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Sapporo residents spend uneasy night amid prefecture-wide blackout

People spend the night in the square of the underground passageway "Chi-Ka-Ho" in front of JR Sapporo Station, which was partially opened to the public by the municipal government as blankets and water were provided, in Sapporo's Chuo Ward, on Sept. 7, 2018. (Mainichi)

SAPPORO -- After a large earthquake in the early hours of Sept. 6 plunged the northernmost prefecture of Hokkaido into darkness, residents of the usually bustling prefectural capital spent an uneasy night in pitch darkness here until power was restored to roughly 40 percent of homes by 6 a.m. the following morning.

Near the entertainment district of Susukino in Sapporo's Chuo Ward, an evacuation center was set up at Sapporo Shiseikan Elementary School. However, the facility was unable to accommodate all of the people seeking shelter, and some were seen sleeping on benches outside of the school.

"To think there isn't even a generator and it's pitch black ..." lamented 69-year-old Reiko Kakita, who lives in the neighborhood. "It's unfortunate that the city's disaster prevention measures are so lacking. I'm worried because it feels like my asthma might be getting worse."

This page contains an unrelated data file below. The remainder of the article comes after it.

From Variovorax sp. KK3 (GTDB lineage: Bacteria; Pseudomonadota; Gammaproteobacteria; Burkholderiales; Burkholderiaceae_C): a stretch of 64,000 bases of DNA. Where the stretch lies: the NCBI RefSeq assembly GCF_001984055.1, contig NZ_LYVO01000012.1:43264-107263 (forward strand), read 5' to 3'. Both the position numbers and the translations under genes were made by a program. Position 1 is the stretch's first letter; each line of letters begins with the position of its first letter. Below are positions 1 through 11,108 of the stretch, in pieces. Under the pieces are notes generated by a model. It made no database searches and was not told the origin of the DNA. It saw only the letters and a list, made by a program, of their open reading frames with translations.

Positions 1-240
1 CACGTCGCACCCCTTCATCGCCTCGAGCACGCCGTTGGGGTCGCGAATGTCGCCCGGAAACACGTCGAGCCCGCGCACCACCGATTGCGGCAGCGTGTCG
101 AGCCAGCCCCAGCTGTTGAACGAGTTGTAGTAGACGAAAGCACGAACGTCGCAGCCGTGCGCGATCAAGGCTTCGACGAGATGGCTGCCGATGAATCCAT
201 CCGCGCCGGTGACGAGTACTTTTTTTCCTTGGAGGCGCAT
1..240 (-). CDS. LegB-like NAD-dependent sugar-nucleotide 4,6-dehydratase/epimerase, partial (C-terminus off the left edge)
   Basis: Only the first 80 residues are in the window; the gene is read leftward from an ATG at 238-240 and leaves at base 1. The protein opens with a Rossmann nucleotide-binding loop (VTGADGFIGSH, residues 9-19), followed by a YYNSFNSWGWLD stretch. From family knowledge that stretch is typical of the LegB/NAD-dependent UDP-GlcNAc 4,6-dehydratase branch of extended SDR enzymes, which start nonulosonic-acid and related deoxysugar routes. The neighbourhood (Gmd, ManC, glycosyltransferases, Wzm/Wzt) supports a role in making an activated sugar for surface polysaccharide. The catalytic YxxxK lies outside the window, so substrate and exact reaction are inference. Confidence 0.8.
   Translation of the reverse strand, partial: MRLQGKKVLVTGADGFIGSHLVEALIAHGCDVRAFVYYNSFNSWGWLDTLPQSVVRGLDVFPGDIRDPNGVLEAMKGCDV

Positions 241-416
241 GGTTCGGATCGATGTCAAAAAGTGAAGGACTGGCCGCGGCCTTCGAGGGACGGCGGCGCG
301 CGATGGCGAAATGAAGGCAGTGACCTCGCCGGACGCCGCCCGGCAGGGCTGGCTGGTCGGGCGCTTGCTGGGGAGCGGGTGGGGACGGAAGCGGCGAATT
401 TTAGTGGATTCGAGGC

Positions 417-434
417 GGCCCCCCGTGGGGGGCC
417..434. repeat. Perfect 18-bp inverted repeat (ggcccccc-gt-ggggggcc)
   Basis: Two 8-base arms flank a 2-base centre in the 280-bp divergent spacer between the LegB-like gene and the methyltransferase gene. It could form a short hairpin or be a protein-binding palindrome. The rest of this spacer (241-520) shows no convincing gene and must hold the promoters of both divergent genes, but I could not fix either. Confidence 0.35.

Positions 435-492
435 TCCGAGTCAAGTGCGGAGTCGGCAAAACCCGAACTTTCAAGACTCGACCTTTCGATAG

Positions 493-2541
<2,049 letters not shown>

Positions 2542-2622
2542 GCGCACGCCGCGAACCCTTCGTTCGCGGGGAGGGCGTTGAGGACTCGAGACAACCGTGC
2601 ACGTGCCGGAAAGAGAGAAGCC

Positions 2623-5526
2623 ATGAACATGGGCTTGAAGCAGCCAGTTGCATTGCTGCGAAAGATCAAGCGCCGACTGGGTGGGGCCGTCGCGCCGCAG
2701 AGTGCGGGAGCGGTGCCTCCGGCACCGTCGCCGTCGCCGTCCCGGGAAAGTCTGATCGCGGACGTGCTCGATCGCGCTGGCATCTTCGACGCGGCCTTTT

Meanwhile, at Sapporo Tanukikoji Shopping Street in the same ward, which is usually alive with people until late at night, those who work at restaurants in the area were busy cooking food in a dark corner void of the usual neon lights. One worker handing out crab soup to passersby explained, "The refrigerator is out, so I thought I would hand everything out before it goes bad."

Enticed by the smell, a line formed, and 21-year-old Takumi Hata, who had come to Sapporo from Osaka for a business trip said, "I'm really thankful to be able to have something warm to eat."

Many areas around JR Sapporo Station were also dark from the power outage, and while the station building is usually closed during the night, it was left open for the stranded. Many people spent the night in the station because of the availability of restrooms and public phones.

"I came here with my friend because the blackout is terrifying," said fourth-year university student Sayu Fujimoto, 23, who lives in Sapporo's Kita Ward. "Here, there is at least some light and I feel safe."

(Japanese original by Nozomi Gemma and Junichi Tsuchiya, Hokkaido News Center)

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